Birdshot uveitis is a rare, chronic, bilateral, posterior uveitis characterized by distinctive, multiple, hypopigmented choroidal and retinal lesions. The pathogenesis is unknown, but HLA-A29 positivity appears to confer a predisposition, and retinal autoimmunity seems to play a role. Most investigators recognize the presence of the HLA-A29 allele as a necessary criterion for birdshot uveitis diagnosis. HLA-A29 is present in as many as 7% of Caucasians and is subdivided into more than 20 subtypes.
Birdshot Uveitis (also known as Birdshot chorioretinopathy) is a well-characterized form of autoimmune uveitis (inflammation of the uveal layer of the eye) mostly known for its ovoid light lesions, which appear ‘shotgun pattern’-like distributed along the vascular arcades in the back of the eye (i.e., the ‘fundus’ of the eye where these lesions are visible by photography). Inflammation and extensive depigmentation of the choroid, macular edema, peripheral ischemia, degeneration of the retina, and the progressive formation of a thin layer of scar tissue on the retina (“epiretinal membrane”), progressively impair vision in a substantial proportion of patients. BU is unusual in the young and typically affects patients over 50 years of age of Western-European ancestry, with more women than men affected. Long-term systemic corticosteroid-sparing immunomodulatory therapy is the mainstay of treatment, but a fraction of patients may exhibit a more benign disease course that does not require systemic therapy.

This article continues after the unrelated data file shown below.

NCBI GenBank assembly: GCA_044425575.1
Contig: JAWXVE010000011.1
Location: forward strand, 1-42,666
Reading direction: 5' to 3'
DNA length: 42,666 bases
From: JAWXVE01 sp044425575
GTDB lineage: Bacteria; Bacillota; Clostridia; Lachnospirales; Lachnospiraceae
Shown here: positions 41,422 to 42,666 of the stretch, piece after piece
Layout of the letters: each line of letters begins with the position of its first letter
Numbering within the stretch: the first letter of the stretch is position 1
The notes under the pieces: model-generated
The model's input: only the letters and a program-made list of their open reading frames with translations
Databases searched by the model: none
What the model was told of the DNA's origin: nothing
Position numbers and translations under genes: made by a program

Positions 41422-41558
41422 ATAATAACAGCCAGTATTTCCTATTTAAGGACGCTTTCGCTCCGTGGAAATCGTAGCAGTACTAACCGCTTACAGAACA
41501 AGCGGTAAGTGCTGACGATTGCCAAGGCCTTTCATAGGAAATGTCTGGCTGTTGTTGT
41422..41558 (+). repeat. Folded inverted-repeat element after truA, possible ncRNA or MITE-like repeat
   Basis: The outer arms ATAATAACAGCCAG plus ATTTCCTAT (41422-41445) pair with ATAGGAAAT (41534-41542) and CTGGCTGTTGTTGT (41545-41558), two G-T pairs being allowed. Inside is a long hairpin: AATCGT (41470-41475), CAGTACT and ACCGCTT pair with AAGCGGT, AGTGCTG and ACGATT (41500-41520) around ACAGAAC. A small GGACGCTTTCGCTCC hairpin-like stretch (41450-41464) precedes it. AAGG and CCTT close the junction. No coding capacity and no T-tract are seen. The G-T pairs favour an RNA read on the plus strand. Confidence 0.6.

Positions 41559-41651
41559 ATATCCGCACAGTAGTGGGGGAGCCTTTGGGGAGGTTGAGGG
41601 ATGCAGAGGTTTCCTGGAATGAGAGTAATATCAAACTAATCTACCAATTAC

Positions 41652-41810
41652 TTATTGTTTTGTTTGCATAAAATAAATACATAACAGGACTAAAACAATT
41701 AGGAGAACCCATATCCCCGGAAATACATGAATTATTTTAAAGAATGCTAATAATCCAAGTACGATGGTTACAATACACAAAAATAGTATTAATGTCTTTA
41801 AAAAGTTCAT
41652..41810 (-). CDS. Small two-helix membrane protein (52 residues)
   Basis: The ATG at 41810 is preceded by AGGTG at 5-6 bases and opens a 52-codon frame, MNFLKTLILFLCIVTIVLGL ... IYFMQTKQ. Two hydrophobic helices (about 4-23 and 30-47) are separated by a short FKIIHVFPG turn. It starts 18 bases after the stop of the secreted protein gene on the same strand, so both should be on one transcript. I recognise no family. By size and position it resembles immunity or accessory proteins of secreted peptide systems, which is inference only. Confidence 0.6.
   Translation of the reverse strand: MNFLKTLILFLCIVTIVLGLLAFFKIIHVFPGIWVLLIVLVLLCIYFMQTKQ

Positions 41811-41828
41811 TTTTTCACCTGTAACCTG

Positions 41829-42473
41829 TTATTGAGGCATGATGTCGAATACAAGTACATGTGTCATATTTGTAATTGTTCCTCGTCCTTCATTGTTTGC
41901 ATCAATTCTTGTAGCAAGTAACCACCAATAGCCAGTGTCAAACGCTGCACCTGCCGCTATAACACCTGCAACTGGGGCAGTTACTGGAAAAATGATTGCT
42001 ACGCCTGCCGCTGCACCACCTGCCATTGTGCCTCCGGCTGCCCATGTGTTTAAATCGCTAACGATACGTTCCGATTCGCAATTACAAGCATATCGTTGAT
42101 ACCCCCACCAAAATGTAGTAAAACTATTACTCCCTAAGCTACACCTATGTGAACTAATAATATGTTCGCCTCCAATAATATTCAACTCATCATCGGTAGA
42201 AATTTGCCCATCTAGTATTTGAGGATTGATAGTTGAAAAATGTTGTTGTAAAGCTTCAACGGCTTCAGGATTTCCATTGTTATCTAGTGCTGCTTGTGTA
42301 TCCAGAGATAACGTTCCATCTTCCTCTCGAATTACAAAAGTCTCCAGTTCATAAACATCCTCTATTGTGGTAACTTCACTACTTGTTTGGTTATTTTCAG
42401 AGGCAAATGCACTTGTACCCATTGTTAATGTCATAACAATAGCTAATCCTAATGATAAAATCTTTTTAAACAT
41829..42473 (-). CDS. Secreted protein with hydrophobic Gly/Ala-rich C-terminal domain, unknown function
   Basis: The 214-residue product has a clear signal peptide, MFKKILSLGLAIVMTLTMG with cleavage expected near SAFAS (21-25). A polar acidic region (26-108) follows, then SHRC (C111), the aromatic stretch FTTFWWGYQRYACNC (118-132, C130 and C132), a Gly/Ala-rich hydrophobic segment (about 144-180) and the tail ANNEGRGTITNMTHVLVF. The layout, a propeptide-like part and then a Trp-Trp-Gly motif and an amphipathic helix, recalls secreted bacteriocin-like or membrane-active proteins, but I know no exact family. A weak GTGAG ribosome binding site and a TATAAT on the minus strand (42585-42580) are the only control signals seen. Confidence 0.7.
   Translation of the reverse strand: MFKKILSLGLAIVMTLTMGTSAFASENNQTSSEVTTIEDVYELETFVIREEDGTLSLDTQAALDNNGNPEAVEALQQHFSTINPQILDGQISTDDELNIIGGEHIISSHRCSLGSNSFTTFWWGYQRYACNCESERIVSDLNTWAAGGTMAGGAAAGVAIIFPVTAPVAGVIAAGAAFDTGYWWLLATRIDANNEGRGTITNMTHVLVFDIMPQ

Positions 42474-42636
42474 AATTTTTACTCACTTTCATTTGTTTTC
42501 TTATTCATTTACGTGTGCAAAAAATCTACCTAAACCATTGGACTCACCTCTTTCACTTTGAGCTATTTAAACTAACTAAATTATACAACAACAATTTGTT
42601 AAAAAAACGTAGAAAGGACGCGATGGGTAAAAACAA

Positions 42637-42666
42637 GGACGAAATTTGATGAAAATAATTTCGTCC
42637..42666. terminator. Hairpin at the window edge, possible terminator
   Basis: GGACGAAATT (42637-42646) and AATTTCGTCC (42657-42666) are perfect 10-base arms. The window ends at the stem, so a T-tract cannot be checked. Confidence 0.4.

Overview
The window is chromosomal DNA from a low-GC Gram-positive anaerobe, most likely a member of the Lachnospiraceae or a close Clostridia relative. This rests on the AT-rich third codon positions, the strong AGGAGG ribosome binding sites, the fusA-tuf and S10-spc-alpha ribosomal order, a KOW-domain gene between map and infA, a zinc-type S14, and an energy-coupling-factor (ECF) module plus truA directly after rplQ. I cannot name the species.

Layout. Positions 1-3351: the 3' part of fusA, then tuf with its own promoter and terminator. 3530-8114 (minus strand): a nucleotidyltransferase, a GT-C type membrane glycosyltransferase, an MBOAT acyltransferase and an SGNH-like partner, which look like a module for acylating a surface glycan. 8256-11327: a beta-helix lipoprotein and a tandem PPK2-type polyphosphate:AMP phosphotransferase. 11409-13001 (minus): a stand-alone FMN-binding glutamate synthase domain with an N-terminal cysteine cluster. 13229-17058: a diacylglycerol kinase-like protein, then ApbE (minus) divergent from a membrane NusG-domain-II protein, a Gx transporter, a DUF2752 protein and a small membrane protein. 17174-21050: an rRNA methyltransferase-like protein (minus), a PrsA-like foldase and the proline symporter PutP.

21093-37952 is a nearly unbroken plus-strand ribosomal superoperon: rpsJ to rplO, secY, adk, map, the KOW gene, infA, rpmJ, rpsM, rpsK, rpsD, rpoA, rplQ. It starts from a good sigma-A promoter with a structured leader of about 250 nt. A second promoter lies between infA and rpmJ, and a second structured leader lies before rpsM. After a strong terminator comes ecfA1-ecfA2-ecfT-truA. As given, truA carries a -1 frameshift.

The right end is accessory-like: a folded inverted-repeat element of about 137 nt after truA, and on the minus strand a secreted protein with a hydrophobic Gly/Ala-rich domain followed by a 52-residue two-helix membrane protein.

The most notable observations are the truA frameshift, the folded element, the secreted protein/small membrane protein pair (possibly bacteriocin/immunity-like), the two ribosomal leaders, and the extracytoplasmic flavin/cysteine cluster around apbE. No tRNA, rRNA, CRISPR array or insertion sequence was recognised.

The genetic association with HLA-A29
HLA-A29-positive testing is now widely considered critical to diagnosis and led key opinion leaders in the field propose to renaming the condition to “HLA-A29 uveitis”. HLA-A*29 is one of the hundreds of variants of the HLA-A gene.
Because all patients with BU carry a copy of the HLA-A29 allele, it is considered to be critically involved in the unidentified disease mechanisms. How exactly HLA-A29 contributes to eye inflammation is unknown.